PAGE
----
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  10. Brandt Dainow (2013). What Can a Medieval Friar Teach Us About the Internet? Deriving Criteria of Justice for Cyberlaw From Thomist Natural Law Theory. Philosophy and Technology 26 (4):459-476.score: 138.0
    This paper applies a very traditional position within Natural Law Theory to Cyberspace. I shall first justify a Natural Law approach to Cyberspace by exploring the difficulties raised by the Internet to traditional principles of jurisprudence and the difficulties this presents for a Positive Law Theory account of legislation of Cyberspace. This will focus on issues relating to geography. I shall then explicate the paradigm of Natural Law accounts, the Treatise on Law, by Thomas Aquinas. From this account will emerge (...)
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  11. Hariścandra Vijayatuṅga (2008). Legal Philosophy in Medieval Siṅhalē: A Historical Evaluation of Law in Medieval Sri Lanka. Godage International Publishers.score: 132.0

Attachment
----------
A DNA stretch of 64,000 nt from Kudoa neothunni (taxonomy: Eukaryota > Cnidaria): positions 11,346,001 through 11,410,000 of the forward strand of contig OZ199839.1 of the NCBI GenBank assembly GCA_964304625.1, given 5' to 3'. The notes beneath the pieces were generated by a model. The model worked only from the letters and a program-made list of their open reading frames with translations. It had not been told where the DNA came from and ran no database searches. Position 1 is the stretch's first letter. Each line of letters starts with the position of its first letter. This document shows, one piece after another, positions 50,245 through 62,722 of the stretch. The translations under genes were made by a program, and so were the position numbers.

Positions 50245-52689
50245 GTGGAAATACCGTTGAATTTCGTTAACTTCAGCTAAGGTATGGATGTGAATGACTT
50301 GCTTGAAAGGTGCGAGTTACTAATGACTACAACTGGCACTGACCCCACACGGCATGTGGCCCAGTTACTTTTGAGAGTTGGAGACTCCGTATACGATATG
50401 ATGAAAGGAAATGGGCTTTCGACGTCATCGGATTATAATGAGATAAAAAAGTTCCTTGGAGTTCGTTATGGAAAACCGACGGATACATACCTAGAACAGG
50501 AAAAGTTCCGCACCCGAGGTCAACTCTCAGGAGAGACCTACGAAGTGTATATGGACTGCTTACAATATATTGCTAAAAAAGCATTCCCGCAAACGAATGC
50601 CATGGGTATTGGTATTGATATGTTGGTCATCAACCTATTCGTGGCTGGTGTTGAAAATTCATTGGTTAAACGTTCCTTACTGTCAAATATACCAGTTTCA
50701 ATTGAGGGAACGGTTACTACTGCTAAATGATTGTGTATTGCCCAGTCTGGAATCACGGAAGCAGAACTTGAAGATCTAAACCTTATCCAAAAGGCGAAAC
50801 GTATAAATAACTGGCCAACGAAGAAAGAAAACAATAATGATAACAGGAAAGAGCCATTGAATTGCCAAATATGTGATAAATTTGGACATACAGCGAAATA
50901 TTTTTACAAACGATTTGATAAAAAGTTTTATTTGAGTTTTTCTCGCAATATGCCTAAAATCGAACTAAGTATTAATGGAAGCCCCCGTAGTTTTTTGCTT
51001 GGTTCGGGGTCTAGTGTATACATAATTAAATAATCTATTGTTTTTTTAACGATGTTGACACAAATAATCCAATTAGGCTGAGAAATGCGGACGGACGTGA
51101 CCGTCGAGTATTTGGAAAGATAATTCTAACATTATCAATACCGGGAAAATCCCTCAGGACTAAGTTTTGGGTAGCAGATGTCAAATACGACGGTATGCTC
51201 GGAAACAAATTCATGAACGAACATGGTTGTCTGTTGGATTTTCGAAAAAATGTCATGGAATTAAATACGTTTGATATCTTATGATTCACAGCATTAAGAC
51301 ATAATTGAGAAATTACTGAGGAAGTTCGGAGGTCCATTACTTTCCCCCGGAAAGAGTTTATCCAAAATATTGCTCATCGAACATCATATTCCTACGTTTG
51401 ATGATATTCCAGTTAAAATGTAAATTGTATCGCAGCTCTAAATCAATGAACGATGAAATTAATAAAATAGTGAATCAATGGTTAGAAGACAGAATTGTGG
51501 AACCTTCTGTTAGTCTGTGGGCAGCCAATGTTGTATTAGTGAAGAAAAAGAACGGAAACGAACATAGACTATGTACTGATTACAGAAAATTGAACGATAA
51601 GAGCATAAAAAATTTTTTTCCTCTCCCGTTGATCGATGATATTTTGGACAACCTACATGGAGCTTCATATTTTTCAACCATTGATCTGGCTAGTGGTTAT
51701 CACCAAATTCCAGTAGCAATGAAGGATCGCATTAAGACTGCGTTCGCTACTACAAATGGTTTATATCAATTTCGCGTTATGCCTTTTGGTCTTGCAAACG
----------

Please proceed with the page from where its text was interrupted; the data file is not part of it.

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  12. Frederik Pedersen (1994). Did the Medieval Laity Know the Canon Law Rules on Marriage? Some Evidence From Fourteenth-Century York Cause Papers. Mediaeval Studies 56 (1):111-152.score: 124.0
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  13. Jonathan A. Jacobs (2010). Law, Reason, and Morality in Medieval Jewish Philosophy: [Saadia Gaon, Bahya Ibn Pakuda, and Moses Maimonides]. Oxford University Press.score: 120.0
    Jon Jacobs emphasises their distinctive contributions, emphasises the shared rational emphasis of their approach to Torah, and draws out resonances with ...
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  14. Mikael Aktor (2002). Rules of Untouchability in Ancient and Medieval Law Books: Householders, Competence, and Inauspiciousness. [REVIEW] International Journal of Hindu Studies 6 (3):243-274.score: 120.0
  15. Virpi Makinen & Heikki Pihlajamaki (2004). The Individualization of Crime in Medieval Canon Law. Journal of the History of Ideas 65 (4):525-542.score: 120.0
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  16. A. Claire Cutler (2001). Globalization, the Rule of Law, and the Modern Law Merchant: Medieval or Late Capitalist Associations? Constellations 8 (4):480-502.score: 120.0